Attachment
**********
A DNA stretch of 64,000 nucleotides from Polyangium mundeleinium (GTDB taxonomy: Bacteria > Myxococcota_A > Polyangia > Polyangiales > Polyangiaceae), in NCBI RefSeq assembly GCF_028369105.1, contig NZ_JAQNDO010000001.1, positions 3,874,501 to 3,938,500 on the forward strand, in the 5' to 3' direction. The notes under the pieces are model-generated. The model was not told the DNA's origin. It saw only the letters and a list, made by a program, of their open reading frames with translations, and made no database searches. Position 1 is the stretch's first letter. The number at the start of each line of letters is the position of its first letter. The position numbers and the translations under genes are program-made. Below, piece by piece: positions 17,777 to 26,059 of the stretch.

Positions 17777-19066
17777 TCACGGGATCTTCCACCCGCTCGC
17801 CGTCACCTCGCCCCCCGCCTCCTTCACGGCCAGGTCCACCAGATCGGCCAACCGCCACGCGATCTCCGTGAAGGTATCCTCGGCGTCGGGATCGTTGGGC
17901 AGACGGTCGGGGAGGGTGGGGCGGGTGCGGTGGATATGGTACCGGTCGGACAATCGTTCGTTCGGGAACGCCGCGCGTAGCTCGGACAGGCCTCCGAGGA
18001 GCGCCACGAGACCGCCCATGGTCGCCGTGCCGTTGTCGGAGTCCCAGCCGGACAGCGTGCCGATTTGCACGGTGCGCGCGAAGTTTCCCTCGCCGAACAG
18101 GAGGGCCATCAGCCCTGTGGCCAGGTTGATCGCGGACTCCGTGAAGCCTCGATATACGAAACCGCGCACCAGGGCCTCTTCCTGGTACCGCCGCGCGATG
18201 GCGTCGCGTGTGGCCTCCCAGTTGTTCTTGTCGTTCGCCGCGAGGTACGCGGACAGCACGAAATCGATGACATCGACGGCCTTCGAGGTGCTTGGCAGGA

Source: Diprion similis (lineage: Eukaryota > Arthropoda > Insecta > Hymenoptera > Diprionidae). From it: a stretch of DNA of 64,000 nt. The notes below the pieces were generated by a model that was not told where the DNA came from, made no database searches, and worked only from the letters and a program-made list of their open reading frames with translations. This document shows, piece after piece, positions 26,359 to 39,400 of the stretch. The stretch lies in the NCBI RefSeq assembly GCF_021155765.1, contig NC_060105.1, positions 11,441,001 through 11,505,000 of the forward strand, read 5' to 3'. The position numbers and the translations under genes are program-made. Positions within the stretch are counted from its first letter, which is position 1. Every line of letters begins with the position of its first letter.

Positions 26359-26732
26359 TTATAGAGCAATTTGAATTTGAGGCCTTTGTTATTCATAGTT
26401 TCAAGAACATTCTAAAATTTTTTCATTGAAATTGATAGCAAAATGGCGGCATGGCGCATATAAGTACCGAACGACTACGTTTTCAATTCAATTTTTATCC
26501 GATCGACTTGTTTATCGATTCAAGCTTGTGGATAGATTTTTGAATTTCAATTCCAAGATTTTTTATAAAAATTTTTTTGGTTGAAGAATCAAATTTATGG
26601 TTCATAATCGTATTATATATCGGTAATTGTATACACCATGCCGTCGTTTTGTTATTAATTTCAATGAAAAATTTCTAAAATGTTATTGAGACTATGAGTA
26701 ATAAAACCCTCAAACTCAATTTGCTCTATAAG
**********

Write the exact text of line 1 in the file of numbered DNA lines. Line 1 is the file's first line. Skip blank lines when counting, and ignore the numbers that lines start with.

A DNA stretch of 64,000 nucleotides from Polyangium mundeleinium (GTDB taxonomy: Bacteria > Myxococcota_A > Polyangia > Polyangiales > Polyangiaceae), in NCBI RefSeq assembly GCF_028369105.1, contig NZ_JAQNDO010000001.1, positions 3,874,501 to 3,938,500 on the forward strand, in the 5' to 3' direction. The notes under the pieces are model-generated. The model was not told the DNA's origin. It saw only the letters and a list, made by a program, of their open reading frames with translations, and made no database searches. Position 1 is the stretch's first letter. The number at the start of each line of letters is the position of its first letter. The position numbers and the translations under genes are program-made. Below, piece by piece: positions 17,777 to 26,059 of the stretch.